The dictionary form of 무슨 is 무슨. Although it looks like an adjective with ~ㄴ/은 attached to it, the word itself is 무슨, and thus, is not actually an adjective. However, it looks and feels like an adjective because of how it is used in sentences.

무슨 is used when the speaker doesn’t know what an object is, and is asking about what it may be. The most common situations you will see 무슨 used are the following:

그것이 무슨 냄새야? = What is that smell?
무슨 생각(을) 해? = What are you thinking?
그것이 무슨 소리야? = What is that sound?
무슨 말이야? = What do you mean?
(The last two examples are often used to ask “what do you mean” or “I can’t understand what you are trying to say”)

One way I like to think of 무슨 and how it can be distinguished from 어떤 and 어느 (which you will learn next in the lesson), is that 무슨 is used when the speaker is asking a question and has no idea what the answer will be. The answer could be almost an unlimited choice of options. For example, if I ask:

무슨 냄새야? = What is that smell?

I might use that if I just walk into a room and smell something for the first time. Because of this, I would not know the source of the smell and would have no idea what the answer to my question might be. The answer could be anywhere from “my fart” to “the toaster.”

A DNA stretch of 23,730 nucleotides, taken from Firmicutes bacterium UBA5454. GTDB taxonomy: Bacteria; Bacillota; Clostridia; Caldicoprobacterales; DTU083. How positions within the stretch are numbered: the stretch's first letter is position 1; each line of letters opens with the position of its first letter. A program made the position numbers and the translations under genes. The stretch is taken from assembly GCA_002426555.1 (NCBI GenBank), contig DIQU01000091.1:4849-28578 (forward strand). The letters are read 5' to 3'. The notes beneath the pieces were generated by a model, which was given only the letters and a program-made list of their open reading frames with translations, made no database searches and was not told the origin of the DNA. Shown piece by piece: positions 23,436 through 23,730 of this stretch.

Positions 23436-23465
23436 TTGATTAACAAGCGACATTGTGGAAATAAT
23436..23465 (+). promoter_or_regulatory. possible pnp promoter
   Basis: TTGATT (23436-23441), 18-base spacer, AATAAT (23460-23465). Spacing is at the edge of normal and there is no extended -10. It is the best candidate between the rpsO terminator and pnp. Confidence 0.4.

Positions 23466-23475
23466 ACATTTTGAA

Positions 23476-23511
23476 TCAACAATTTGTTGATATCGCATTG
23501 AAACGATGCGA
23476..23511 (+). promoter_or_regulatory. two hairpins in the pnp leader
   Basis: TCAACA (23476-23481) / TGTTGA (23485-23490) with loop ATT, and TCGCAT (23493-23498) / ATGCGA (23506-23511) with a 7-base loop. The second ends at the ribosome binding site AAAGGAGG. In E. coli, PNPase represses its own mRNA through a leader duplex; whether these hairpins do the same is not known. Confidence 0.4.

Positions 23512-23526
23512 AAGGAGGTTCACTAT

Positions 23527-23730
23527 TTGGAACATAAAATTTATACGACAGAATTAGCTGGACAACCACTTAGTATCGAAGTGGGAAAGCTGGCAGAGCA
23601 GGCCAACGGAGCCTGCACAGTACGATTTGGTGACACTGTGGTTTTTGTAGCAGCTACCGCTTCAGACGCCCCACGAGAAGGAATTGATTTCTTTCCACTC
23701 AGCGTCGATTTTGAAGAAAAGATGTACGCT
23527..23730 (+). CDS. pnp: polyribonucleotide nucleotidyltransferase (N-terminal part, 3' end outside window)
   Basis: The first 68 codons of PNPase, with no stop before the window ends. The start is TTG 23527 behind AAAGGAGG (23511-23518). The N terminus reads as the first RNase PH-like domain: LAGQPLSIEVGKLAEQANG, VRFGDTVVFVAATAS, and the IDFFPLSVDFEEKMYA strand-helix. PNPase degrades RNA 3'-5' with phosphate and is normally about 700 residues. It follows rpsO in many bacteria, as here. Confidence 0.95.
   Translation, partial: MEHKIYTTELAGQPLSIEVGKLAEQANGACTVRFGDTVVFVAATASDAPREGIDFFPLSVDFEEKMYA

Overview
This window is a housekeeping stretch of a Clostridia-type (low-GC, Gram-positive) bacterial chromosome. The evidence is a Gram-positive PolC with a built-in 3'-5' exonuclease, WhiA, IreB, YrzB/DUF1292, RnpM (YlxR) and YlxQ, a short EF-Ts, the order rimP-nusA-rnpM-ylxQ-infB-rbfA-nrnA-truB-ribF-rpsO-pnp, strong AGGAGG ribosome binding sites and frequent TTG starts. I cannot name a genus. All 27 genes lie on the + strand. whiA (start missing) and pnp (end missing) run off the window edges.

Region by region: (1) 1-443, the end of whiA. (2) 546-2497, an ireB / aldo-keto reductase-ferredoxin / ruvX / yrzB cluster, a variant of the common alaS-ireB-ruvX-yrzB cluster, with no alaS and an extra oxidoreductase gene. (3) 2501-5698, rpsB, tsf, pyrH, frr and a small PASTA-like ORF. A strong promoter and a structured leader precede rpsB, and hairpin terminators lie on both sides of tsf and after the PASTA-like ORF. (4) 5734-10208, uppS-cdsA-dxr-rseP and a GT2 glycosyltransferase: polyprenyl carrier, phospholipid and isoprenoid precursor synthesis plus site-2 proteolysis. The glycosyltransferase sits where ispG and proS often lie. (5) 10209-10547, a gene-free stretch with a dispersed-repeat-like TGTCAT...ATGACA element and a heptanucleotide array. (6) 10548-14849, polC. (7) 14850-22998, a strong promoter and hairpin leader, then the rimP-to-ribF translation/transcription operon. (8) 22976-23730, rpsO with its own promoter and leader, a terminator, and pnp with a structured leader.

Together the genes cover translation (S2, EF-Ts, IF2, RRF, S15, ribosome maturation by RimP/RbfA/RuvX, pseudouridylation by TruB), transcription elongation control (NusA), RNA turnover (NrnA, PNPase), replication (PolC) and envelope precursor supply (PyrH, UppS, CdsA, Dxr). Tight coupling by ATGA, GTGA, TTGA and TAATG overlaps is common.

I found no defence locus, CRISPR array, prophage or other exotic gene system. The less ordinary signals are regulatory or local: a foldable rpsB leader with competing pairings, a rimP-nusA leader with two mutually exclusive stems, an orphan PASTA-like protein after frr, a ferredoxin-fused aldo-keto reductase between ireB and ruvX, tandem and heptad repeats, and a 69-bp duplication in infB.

Likewise, if I ask:

무슨 생각(을) 해? = What are you thinking?

I might be looking at somebody and seeing them staring into space. In this case, I would not be able to even guess what that person is thinking, so I have no idea what the answer to my question might be. The answer could be anywhere from “my future” to “eating pizza.”

Sounds simple enough, right? Let’s talk about other words that are often confused with 무슨.

 

 

 

Which (어떤/어느)

어떤

어떤 is another one of these words that, although not an adjective, we can place before a noun to describe it. For example: